Dir. Francois Ozon. Fr.2005. 79mins.
Faithful to his reputation of changing genres with everynew film, Francois Ozon reveals yet another facet of his talents with LeTemps Qui Reste, treading on a familiar path which he tries to decorate inhis own personal style.
The concept - a personfacing imminent death and having to make the best of the time he has - has beenoften used in the past, most recently and successfully by the likes of MyLife Without Me.
But unlike most of hispredecessors, Ozon prefers not to have his leading character (Romain, played byMelvil Poupaud) compensate during the brief time he has left for all the missedexperiences of his life. Rather, he takes him on a strictly calibrated journeywhich starts with a fit of anger and ends in acceptance not only of his ownfate but also of the world he had previously scorned.
Sticking very close to hismain character - in an intimate film whose modest dimensions evidently hassomething to do with its playing in Cannes' secondary Un Certain Regard section- Ozon's refusal to indulge in tears and overt displays of emotions couldeasily work against him commercially; after all, it is exactly what mostaudiences would expect such a film to deliver. Though his name will openfestival doors without any effort, there is no such certainty when it comes tobox office.
Romain (Poupaud), anegocentric and arrogant gay, 31-year-old fashion photographer, learns thatcancer has spread throughout his body and that death is only a matter of time.
His initial reaction is coldfury, which he first vents on his parents (Marie Riviere and Daniel Duval), hissister (Louise-Anne Hippeau) and later his boyfriend (Christian Sengewald),whom he kicks out of the flat they share, divulging to no-one the reason forhis conduct.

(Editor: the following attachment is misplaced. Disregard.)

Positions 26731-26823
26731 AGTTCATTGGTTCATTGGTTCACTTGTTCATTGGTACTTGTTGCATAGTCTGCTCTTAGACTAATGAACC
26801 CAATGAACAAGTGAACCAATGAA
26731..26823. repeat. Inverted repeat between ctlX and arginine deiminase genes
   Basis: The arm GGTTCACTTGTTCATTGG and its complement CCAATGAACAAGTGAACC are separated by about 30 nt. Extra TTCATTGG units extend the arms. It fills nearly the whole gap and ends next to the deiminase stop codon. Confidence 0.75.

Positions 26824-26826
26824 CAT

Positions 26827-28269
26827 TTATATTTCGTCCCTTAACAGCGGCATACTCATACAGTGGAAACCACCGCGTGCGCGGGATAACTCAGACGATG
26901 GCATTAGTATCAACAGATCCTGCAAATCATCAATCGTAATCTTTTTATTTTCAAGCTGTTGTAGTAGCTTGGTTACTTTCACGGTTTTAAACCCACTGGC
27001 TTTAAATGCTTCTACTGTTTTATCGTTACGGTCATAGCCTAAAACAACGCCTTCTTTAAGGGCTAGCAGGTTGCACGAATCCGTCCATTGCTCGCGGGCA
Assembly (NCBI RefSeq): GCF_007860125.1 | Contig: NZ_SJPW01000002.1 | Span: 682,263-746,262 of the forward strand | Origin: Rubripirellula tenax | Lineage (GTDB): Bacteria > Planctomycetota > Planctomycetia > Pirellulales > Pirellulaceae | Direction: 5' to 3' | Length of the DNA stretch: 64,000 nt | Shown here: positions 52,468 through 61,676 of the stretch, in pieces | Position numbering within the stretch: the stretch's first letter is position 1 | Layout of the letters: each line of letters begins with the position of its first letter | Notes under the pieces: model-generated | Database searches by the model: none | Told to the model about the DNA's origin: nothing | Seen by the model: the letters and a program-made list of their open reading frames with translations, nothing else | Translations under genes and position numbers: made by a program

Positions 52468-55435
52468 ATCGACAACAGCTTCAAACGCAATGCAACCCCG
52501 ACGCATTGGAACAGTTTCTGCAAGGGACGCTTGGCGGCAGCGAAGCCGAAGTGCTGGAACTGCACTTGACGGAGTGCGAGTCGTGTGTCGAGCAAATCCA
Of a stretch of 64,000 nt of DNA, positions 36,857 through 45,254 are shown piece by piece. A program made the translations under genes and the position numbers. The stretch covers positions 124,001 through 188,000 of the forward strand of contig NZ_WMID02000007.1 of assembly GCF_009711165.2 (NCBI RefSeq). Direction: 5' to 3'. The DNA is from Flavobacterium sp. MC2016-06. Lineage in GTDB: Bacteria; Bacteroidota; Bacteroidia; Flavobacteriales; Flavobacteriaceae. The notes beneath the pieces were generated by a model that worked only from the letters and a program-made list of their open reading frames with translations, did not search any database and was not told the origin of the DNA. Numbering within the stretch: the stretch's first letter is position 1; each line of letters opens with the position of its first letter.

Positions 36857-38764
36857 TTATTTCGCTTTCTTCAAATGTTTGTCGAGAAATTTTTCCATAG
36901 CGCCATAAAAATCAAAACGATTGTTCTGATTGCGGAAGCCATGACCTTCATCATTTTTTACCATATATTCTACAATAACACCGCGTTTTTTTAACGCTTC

Next step on the journey isloneliness, which eventually leads him to his grandmother (Jeanne Moreau), thefirst person he confides in, telling her it is 'because you're as close todeath as I am' - not exactly the most sensitive nor diplomatic way to justifyhis choice.
From there, the need to havea shoulder to lean on brings him back to his former boyfriend, who turns himdown. Finally he takes on the unexpected offer extended to him in a roadsidediner to impregnate a woman (Valeria Bruni-Tedeschi), married to a sterilehusband. This takes place in a triangular love scene, one of the film's mostaffecting, which fits in perfectly with Ozon's tendency to explore ambivalentsexual relations.
Despite having only onemeaty part to offer - Romain is never off camera - Ozon's prestige has drawntop talents such as Moreau, Duval and Bruni-Tedeschi into relatively smallparts. Each role was most probably written with these specific performers inmind, and all acquit themselves admirably.
But it is Poupaud who has tocarry most of the film on his shoulders, harnessed with the additional obstacleof a character who not only starts by being obnoxious and self-centred butcontinues being secretive and reluctant to share his emotions, something thatmakes it very difficult for him to be endearing even by the journey's end.
Yet this may be Ozon's mainproblem throughout the picture: Romain's tragic dimension remains too wellhidden and the urgency of his plight is always on a theoretical level, neverreally crossing over from the screen to the audience.
The decision to shoot thefilm in widescreen (a first for Ozon), is another intellectual choice, witheffective close ups and long shots, but it also proves too spectacular andlacks intimacy.
The same goes for the soundtrack,which has Arvo Parth's modern music rubbing elbows with Charpentier'spre-classical work, admirable but too temptingly drawing the attention awayfrom the image on screen.